As a follow up to my last post about the "I was raped" t-shirt, I want to highlight another comment on that NY Times blog post which expresses a popular desire to be able to decide how and when rape survivors can communicate to others.
Here is the comment by James (with emphasis added by me)
I believe the majority of posters here that are in opposition to this T-shirt as a form of expression for victims is not so much driven by a close-minded opinion that victims should remain silent, but rather by the context in which it is displayed.
Most people wear “statement” t-shirts as a form of carefree expression, about not-so-touchy topics, which this topic might very well be depending on the person. Regardless if this is my best friend, or a stranger on the street, and regardless of where I see it (restaurant, his/her home, etc), the question still remains for the observer, “Why are you choosing to express yourself in this manner, and why right now? What am I supposed to say? Do I stay silent?” The problem is, we don’t all respond to (or interpret) these messages alike. It puts your audience in a state of question, and uneasiness. Perhaps they aren’t prepared to discuss this, even if they are in support of your expression. It’s just not something society is (or can be expected to) be subjected to in an uncontrolled environment.
As others have suggested, it seems more reasonable if this were aimed as a form of group-expression, where it was made as a demonstration en-masse. I agree. But with that said, even if 1 of 3 people are victims, and even if every single one of them had a t-shirt like this, the likelihood they will all wear it on a regular basis to make that statement is just not reasonable. It’s not just “another” t-shirt. People won’t wear this for recreation, and if they do then it doesn’t seem as if they would be trying to drive conversation as we would like to think.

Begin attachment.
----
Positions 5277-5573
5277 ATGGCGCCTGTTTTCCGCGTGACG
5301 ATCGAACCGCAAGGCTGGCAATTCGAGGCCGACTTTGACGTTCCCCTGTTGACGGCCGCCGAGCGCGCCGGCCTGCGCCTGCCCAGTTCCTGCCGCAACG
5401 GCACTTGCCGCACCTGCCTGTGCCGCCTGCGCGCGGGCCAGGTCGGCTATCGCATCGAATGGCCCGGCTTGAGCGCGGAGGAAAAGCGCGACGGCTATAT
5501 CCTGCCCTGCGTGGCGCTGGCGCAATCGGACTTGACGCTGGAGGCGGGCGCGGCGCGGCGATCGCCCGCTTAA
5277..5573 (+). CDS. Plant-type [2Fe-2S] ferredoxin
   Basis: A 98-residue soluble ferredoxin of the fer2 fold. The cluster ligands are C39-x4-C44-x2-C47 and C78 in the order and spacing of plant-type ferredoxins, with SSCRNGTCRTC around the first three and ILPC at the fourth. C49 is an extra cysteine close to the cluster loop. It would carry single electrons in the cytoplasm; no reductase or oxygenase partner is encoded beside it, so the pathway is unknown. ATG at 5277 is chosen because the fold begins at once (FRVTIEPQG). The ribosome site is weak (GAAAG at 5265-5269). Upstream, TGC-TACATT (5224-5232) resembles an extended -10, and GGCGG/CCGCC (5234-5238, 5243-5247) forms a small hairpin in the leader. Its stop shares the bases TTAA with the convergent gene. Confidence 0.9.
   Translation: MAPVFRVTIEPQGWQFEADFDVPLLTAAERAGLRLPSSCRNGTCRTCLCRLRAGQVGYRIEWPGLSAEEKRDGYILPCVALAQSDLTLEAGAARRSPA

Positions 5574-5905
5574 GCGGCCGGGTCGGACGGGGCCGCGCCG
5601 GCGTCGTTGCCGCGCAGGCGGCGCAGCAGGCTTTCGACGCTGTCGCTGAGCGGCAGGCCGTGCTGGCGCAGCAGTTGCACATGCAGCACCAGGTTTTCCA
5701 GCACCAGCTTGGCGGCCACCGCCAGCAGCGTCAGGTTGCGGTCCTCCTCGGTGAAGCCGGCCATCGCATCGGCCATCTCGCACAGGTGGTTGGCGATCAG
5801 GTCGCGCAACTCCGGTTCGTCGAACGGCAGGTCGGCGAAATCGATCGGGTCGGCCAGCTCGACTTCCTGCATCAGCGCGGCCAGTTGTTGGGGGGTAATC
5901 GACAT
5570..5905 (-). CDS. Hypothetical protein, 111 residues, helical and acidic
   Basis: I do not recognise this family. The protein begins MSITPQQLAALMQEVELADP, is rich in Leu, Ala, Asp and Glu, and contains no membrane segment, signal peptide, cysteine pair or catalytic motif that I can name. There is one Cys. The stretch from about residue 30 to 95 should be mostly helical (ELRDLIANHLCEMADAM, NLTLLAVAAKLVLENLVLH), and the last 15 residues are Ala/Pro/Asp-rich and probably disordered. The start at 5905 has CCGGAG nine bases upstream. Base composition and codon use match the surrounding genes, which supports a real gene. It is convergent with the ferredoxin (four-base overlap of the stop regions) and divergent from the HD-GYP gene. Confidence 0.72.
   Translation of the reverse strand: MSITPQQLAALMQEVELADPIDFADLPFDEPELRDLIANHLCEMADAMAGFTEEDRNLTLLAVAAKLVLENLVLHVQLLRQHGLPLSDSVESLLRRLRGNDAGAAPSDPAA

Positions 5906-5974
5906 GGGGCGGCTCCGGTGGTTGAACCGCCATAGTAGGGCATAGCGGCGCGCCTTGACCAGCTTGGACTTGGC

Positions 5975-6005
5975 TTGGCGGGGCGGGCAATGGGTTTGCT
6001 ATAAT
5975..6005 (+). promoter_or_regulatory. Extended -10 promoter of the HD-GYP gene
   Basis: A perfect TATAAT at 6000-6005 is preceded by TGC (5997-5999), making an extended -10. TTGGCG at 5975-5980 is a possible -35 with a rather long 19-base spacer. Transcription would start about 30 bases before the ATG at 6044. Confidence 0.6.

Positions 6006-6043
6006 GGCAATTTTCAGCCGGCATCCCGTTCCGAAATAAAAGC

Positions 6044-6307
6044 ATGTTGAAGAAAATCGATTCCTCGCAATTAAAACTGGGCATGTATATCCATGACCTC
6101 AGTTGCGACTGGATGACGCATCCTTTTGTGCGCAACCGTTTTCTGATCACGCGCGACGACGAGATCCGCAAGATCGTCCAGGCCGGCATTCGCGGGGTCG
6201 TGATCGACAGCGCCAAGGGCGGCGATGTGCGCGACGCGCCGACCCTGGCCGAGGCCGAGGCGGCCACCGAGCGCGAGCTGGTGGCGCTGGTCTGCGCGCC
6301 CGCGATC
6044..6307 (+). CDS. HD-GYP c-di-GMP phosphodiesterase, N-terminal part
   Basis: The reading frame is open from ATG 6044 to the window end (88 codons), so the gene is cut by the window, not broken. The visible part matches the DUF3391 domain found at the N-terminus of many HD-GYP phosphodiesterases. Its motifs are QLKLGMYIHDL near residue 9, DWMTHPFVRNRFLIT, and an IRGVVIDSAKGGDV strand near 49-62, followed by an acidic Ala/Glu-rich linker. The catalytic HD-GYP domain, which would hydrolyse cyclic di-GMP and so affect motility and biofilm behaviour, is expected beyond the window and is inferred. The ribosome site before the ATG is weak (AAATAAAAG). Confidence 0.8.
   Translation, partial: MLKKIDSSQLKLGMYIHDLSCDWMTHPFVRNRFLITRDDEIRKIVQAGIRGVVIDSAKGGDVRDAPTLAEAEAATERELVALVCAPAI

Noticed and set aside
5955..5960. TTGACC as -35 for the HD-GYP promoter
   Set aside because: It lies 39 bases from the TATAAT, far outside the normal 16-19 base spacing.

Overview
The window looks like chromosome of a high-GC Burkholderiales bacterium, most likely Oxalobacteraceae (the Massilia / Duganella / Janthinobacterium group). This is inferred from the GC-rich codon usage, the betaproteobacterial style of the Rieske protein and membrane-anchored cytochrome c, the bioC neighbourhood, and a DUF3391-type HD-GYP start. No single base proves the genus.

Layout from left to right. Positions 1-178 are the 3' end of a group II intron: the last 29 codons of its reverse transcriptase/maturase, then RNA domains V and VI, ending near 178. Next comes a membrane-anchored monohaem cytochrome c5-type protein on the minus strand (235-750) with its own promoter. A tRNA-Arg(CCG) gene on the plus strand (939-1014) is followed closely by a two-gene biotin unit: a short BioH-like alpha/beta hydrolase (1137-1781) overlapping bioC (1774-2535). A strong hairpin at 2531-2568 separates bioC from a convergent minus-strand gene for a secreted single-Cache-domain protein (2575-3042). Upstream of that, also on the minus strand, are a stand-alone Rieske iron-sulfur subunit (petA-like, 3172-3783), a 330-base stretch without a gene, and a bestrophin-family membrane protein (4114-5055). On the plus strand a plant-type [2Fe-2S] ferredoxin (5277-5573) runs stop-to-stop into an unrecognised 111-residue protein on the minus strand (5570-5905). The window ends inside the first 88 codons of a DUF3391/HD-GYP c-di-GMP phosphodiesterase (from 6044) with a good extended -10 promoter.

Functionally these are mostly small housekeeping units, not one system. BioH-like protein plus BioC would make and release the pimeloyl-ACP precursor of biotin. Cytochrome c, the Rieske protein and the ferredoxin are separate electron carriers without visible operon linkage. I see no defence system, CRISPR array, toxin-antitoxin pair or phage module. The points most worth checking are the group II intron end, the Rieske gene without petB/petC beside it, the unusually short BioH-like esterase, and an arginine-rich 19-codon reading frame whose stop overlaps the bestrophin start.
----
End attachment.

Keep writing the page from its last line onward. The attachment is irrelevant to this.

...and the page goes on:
I think the notion of expressing yourself by means of a simple t-shirt, about any topic, never adequately warrants a real basis for further and constructive conversation. It’s just not a medium that can be taken very seriously in the first place. There are more intelligent means to express yourself, and just because society might be shocked to see this, doesn’t mean shocking them will help.
I’m not a victim of rape, nor do I have any friends who have shared that experience with me. However, as a member of a rational society, I think conversing with a T-shirt, no matter what your intended message, is not the message you want to send out for topics such as these. Society is not against you. But I wouldn’t venture that you can just go about making changes (personal or societal) without regard to your audience. It’s just doesn’t seem an appropriate means of expression in my humble opinion.
First, there is nothing humble about this comment. He and other non-survivors are assigning themselves the right to control the acceptable forms of communication used by rape survivors.
To defend this right he uses elevating words like intelligent, reasonable and rational for himself and those who agree with him which clearly implies that these words don't apply to those who disagree with him.
Not surprisingly, he uses demeaning phrases like "wouldn't venture that you can just go about making changes," "not reasonable" and "doesn't seem an appropriate" for rape survivors who don't agree with him.
He gives himself away with his backhanded admissions "not so much driven by a closed-minded opinion" and "Society is not against you. But ..."
What society shouldn't be subjected to is the occurance of rape or any form of sexual violence. Demanding that rape survivors help maintian the illusion that rape doesn't happen to those you see is in direct opposition to rape prevention.